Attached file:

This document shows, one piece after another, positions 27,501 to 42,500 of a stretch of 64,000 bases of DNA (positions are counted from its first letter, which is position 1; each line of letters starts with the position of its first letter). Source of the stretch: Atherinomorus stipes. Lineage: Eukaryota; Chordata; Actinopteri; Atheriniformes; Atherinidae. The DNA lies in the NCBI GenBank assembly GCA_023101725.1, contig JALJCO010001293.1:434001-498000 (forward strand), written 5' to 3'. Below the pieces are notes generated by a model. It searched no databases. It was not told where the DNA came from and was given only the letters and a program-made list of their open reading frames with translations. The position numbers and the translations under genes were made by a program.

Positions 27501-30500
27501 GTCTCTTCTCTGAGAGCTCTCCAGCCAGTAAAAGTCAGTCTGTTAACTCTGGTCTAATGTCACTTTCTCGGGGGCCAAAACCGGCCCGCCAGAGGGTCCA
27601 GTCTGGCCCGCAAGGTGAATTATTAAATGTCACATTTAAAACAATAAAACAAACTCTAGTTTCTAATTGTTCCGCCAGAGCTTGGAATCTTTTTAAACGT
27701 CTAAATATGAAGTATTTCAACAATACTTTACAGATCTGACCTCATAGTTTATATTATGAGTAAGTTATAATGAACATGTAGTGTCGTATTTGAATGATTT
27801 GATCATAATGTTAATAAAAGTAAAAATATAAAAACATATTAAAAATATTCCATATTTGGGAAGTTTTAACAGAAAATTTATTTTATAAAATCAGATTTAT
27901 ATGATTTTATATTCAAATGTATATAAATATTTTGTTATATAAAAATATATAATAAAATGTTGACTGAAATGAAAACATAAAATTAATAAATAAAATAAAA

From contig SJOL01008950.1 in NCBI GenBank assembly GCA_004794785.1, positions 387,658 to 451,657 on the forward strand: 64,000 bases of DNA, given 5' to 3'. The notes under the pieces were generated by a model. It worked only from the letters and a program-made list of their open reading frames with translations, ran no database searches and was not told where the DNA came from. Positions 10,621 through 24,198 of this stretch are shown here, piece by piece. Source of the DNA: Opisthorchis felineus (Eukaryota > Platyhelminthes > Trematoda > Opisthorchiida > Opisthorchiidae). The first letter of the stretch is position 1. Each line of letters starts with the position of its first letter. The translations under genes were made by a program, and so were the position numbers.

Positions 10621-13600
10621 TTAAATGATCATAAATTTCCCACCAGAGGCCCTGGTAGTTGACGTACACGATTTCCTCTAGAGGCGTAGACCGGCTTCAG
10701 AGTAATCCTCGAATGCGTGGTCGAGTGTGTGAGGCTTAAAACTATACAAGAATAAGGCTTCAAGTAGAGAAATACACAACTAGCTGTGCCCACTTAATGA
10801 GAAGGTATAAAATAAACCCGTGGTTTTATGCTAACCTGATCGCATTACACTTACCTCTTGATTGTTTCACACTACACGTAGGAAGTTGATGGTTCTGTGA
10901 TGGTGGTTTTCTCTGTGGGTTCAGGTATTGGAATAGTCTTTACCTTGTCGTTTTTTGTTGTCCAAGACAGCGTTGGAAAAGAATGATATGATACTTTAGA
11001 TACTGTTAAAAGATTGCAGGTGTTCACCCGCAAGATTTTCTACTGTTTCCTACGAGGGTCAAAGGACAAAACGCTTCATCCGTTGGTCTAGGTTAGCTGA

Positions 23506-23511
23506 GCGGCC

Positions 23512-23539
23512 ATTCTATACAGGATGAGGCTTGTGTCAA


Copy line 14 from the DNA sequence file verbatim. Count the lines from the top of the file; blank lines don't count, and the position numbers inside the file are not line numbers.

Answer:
11001 TACTGTTAAAAGATTGCAGGTGTTCACCCGCAAGATTTTCTACTGTTTCCTACGAGGGTCAAAGGACAAAACGCTTCATCCGTTGGTCTAGGTTAGCTGA